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The Daily Dilbert Viewer: Creating a Mobile-to-Web Service Application

This article describes how you can use the use End-to-End Connection Bridge technology in the NetBeans Mobility Pack to create a mobile client application that consumes a Web service. The Dilbert Viewer fetches the daily comic strip—Dilbert—from a Web service, converts the graphics to a space-saving format, and displays the strip on a mobile device.


Tutorial Requirements

Software Needed for this Tutorial

Before you begin, you need to install the following software on your computer:

  • Java Standard Development Kit (JDK) version 5.0 or 6.0 (download)
  • NetBeans IDE 5.5 with the Java EE 5 Tools Bundle (download)
  • The NetBeans Mobility Pack 5.5 for CDLC/MIDP (download)

Creating a Mobile Application that Consumes Web Services

To create this application, we'll first need to create a Web service client that connects to the Dilbert Web Service. We'll then use the Mobile Client to Web Application wizard to create a Mobile Application that connects to the Web service, and then add code that transforms the comic's graphic format from GIF to PNG. Finally, we'll see what the daily strip looks like on a device emulator.

Creating the Web Service Client

First we'll create a new Web Application project called "DilbertWebApplication."

  1. Choose File > New Project.
  2. From Categories, choose Web. From File Types, choose Web Application. Click Next.
  3. Name the project "DilbertWebApplication" and choose Java EE version J2EE 1.4.
    Click Finish to create the application.

Adding a Web Service Client

Now we'll add a Web service client to consumes the Dilbert Web service.

  1. Right-click on the "DilbertWebApplication" Project and choose New > Web Service Client.
  2. Select the WSDL URL radio button and enter the following URL:
  3. Name the package "dilbert."
    Click Finish.

Creating the Mobile Client to Web Application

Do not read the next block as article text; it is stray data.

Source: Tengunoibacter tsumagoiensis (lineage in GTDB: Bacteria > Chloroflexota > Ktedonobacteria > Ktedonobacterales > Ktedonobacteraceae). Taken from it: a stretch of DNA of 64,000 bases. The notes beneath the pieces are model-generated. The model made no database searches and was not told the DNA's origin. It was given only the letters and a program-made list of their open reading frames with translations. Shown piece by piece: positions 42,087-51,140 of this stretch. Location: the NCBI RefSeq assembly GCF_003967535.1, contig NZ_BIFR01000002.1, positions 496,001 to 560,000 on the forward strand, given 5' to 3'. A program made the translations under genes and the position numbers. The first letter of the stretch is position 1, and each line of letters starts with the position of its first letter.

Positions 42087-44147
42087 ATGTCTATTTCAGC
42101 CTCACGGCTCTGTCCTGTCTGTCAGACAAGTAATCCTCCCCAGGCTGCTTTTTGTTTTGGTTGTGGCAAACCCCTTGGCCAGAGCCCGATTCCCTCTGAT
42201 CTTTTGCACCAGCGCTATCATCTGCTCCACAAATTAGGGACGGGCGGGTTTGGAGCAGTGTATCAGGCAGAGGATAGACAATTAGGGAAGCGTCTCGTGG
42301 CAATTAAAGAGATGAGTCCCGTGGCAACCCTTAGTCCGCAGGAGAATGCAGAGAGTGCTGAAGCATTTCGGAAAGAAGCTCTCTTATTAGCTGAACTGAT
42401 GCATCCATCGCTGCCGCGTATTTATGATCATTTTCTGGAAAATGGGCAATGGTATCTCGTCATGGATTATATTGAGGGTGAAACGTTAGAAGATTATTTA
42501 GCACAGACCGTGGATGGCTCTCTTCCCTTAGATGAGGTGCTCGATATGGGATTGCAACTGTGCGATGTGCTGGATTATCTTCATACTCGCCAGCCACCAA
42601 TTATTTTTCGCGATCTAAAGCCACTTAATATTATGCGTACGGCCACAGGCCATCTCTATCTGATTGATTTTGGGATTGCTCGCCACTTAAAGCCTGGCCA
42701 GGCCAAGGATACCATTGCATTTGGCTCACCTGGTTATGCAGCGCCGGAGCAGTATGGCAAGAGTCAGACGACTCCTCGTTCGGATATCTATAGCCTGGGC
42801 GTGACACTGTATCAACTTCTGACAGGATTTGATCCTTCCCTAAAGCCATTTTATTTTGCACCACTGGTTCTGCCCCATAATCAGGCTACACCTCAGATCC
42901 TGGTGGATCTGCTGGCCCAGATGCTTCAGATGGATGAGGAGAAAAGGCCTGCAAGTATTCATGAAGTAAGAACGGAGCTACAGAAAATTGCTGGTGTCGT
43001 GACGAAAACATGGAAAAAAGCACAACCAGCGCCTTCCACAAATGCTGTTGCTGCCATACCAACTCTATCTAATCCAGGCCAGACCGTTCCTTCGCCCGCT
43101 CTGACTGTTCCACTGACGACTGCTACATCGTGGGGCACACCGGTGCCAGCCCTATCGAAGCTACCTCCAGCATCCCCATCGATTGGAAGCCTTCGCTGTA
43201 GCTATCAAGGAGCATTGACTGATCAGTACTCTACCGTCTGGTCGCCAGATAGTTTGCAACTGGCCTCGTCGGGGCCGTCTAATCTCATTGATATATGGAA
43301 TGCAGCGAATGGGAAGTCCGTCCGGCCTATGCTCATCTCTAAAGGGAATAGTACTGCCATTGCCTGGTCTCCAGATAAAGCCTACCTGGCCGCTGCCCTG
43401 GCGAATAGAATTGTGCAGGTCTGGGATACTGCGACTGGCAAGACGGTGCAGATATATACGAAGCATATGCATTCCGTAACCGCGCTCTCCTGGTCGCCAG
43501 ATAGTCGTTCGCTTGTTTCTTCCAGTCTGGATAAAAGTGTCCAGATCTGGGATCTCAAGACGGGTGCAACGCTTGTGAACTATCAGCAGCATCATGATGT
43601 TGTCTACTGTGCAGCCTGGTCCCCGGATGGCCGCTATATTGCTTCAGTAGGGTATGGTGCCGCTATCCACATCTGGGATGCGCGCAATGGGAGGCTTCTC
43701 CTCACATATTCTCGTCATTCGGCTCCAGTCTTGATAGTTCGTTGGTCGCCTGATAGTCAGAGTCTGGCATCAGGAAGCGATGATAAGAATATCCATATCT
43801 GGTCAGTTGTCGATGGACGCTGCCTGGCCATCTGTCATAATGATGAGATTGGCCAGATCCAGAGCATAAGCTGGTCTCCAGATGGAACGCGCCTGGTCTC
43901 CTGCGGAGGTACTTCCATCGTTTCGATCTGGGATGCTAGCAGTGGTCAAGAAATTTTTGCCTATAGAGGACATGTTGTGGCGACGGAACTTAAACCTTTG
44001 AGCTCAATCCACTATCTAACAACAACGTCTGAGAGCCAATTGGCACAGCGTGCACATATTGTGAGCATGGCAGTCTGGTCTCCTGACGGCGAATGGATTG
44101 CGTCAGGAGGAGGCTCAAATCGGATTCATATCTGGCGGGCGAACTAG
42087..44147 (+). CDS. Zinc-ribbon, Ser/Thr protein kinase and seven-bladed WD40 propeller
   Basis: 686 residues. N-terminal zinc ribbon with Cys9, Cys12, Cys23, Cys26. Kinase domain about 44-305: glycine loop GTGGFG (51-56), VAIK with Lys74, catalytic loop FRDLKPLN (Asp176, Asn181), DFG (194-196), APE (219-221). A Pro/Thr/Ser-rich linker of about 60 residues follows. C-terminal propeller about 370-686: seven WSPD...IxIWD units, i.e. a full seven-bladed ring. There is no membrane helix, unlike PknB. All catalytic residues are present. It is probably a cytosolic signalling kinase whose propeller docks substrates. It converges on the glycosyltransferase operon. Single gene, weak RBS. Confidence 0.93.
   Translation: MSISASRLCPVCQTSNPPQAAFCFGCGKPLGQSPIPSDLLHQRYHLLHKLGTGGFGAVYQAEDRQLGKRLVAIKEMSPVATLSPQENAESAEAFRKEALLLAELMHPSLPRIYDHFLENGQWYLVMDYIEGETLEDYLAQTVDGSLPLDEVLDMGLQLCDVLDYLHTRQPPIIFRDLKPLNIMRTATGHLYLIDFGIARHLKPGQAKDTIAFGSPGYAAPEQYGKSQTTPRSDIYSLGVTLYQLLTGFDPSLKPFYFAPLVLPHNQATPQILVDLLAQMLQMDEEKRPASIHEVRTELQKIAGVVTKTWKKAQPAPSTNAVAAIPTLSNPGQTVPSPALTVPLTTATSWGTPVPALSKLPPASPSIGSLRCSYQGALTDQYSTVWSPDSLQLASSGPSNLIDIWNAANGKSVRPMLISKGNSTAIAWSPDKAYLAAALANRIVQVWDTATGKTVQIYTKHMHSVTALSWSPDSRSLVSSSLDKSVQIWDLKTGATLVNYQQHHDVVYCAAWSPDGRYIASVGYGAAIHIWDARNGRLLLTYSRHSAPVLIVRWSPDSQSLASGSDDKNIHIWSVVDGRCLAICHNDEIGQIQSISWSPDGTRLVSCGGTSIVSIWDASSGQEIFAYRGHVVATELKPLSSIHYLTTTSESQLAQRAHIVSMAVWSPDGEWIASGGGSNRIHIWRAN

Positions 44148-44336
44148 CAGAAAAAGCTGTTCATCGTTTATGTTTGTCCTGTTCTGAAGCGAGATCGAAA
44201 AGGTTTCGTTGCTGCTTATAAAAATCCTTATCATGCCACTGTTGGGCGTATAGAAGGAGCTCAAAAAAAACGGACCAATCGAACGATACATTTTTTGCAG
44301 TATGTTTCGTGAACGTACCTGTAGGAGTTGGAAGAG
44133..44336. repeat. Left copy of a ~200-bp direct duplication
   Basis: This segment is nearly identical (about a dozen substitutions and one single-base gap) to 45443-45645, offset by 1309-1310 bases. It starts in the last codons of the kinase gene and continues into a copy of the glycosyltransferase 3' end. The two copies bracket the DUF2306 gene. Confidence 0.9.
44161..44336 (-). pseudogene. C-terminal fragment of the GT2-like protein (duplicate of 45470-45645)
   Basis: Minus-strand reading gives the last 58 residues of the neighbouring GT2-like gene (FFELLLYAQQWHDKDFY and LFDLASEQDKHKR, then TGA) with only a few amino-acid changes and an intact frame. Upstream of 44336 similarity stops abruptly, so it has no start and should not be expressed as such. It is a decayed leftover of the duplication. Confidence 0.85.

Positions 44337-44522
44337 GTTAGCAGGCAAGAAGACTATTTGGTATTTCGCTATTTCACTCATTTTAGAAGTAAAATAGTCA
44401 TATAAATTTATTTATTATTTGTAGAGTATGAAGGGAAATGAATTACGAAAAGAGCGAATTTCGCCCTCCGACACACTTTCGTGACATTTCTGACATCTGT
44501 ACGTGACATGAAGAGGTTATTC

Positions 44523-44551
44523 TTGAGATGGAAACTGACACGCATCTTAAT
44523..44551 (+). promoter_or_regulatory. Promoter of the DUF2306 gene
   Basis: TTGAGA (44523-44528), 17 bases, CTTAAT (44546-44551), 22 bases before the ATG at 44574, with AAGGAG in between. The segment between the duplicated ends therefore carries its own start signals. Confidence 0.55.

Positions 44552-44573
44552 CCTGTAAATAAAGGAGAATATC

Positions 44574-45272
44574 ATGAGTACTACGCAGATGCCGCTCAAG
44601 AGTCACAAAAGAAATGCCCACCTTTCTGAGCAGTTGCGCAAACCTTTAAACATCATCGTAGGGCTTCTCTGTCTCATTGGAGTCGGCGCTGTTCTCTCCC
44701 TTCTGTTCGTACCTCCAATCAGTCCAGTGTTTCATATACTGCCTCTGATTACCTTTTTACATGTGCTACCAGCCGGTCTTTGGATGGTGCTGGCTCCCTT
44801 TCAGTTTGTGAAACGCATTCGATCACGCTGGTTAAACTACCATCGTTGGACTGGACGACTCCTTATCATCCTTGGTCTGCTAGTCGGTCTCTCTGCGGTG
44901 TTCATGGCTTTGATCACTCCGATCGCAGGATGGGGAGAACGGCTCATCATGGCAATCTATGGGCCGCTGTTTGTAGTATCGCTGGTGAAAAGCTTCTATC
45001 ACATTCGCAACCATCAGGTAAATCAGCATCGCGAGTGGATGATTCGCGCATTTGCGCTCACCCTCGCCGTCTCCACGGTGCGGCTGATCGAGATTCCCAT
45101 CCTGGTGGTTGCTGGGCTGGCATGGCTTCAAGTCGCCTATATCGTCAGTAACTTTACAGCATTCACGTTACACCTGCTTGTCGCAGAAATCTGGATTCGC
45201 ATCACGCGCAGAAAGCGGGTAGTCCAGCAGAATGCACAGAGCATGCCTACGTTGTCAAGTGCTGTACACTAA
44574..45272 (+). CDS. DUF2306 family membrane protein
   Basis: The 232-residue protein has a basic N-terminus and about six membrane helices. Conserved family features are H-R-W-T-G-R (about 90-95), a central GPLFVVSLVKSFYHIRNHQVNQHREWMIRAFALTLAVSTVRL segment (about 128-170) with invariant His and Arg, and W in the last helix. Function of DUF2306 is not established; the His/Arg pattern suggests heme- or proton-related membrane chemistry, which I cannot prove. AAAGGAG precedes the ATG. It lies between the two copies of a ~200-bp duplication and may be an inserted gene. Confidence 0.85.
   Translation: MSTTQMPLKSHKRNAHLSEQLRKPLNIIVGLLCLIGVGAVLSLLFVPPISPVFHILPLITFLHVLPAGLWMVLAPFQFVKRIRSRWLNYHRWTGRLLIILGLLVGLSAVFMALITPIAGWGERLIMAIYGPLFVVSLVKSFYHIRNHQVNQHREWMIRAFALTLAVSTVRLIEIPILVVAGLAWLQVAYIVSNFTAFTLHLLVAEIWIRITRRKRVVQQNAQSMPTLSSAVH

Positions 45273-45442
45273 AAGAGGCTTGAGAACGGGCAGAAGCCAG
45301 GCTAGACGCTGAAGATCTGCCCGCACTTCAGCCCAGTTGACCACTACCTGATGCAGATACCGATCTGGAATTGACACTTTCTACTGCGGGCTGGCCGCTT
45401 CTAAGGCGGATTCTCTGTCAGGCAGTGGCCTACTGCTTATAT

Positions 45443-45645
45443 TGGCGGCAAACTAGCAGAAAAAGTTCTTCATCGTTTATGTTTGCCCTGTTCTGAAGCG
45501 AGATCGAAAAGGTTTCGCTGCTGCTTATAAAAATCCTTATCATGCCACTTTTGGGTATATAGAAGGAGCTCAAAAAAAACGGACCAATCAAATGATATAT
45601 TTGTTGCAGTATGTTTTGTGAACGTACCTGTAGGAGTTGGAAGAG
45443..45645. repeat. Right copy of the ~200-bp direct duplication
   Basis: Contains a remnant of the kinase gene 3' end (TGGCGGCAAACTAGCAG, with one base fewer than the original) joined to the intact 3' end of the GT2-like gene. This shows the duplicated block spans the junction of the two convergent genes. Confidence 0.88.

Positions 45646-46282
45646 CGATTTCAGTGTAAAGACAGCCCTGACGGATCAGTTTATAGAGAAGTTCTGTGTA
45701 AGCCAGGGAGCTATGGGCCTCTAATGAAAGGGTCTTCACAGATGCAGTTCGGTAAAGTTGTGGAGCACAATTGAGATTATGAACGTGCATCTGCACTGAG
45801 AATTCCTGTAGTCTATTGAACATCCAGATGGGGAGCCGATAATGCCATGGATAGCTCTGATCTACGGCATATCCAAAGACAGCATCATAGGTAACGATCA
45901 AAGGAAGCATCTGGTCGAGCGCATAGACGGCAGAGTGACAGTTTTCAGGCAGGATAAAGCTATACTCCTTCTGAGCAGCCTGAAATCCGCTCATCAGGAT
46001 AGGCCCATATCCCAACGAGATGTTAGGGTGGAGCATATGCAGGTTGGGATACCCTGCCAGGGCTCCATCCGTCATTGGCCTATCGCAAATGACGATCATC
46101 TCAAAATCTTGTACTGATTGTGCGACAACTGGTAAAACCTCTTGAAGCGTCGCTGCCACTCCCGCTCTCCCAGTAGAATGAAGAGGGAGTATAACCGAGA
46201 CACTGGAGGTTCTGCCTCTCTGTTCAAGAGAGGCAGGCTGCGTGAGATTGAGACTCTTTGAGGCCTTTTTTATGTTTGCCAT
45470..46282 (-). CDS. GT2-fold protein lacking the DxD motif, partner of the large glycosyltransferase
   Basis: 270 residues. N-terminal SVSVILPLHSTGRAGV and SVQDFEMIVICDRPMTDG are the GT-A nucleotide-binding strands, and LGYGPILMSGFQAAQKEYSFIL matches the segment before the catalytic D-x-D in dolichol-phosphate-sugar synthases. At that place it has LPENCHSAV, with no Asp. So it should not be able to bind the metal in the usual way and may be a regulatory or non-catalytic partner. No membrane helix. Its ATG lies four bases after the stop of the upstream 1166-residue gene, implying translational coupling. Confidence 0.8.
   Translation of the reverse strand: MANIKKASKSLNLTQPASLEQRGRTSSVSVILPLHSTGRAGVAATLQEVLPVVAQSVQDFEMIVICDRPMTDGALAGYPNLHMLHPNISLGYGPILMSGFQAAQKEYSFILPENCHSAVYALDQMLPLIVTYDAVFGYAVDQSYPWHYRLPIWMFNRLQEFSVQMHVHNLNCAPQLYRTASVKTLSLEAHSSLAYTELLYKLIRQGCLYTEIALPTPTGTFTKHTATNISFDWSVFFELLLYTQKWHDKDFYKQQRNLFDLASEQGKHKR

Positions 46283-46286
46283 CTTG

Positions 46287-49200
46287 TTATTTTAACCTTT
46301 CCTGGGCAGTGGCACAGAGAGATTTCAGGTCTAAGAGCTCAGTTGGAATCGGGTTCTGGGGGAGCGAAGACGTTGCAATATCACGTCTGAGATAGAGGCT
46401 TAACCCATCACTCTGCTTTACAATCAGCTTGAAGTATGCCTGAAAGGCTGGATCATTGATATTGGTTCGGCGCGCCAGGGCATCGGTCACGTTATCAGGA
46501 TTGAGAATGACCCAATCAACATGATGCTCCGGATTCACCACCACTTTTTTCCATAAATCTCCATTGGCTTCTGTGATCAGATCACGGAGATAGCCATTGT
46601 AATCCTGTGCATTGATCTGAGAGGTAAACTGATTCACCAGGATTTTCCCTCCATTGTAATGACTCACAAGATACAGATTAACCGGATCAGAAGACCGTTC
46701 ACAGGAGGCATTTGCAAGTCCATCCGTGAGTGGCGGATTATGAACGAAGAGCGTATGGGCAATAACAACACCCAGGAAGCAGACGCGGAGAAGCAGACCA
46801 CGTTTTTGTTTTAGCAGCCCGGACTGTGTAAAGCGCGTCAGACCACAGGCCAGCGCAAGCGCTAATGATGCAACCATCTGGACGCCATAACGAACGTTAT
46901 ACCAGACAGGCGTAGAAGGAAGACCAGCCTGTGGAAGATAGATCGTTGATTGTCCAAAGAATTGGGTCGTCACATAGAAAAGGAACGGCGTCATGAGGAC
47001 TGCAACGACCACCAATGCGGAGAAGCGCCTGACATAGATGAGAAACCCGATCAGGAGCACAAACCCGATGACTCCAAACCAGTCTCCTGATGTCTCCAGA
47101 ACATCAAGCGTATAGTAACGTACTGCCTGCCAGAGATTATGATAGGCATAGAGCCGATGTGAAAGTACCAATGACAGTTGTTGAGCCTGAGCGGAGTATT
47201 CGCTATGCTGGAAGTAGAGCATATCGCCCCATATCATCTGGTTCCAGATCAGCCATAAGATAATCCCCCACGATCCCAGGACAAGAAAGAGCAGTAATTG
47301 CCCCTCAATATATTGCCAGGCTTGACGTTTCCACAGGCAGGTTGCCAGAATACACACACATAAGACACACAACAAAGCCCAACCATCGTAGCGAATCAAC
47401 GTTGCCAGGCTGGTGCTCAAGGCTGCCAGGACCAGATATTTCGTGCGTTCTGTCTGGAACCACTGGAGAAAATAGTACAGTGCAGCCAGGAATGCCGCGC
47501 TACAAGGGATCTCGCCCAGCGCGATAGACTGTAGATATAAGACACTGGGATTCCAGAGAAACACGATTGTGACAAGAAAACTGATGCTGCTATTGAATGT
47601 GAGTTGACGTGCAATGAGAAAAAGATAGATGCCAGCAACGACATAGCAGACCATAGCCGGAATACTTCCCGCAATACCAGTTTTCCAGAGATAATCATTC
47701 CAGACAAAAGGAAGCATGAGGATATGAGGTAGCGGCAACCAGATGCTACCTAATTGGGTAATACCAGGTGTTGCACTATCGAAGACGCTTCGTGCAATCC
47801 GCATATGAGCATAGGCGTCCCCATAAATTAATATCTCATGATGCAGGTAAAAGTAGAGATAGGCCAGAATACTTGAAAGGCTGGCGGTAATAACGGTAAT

Next we'll create a new empty Mobile Application project called "DilbertViewer," then use the Mobile Client to Web Application Bridge wizard to connect the application to the Web service.

  1. Choose File > New Project.
  2. From Categories, choose Mobile. From Projects, choose Mobile Application. Click Next.
  3. Enter DilbertViewer as the Project Name and uncheck the Create Hello MIDlet check box. Click Finish to create the MIDlet.

Using the Mobile Client to Web Application Wizard

The Mobile Client to Web Application wizard generates a servlet that connects to a Web application that includes a Web service client.

  1. In the Projects window, right-click the DilbertViewer project choose New > Mobile Client to Web Application.
  2. DibertWebApplication should be listed as the Web application. Change the Servlet name to DilbertServlet and name the package dilbert. For Mobile Client Use, select the Web Service Client in Web Application radio button and select DailyDiblert.asmx.wsdl. Click Next.

  3. Select dailyDilbertImage in the Web Service Operations window and click next.

  4. Change the Client Name to DilbertViewer in package dilbert. Click finish. Now the servlet in the Web application is created along with the client MIDlet. The mobile client application is shown in the Visual Mobile Designer.

  5. Now we have a client application to receive the daily image. But the received image is in GIF format, which is much too large for mobile devices with limited memory. So we'll need to transform the image to the PNG format, which is smaller and more easily sized for the many different display sizes available to mobile devices.

  6. Switch to the Files tab and expand DilbertWebApplication > src > dilbert > dilbertservletsupport.
  7. Double-click the DailyDilbertSoapProxy class to open it in the editor.
  8. Change the dailyDilbertImage() method:
    public byte[] dailyDilbertImage() throws RemoteException, Exception {
        try {
        ByteArrayInputStream in = new ByteArrayInputStream( getDailyDilbertSoap().dailyDilbertImage());
        BufferedImage image = in );
        ByteArrayOutputStream out = new ByteArrayOutputStream();
        ImageIO.write( image, "png", out );
        return out.toByteArray(); } catch(java.rmi.RemoteException ex) { throw ex;
        } catch(Exception ex) { throw ex; }

    You'll note that several lines have red x's next to them. To make these lines work, you need to import some libraries:

    • java.awt.image.BufferedImage,
    • javax.imageio.ImageIO

    Rather than type them in, just use the key combination Alt+Shift+F. The IDE searches for unresolved types and adds the libraries to the imports section of the code.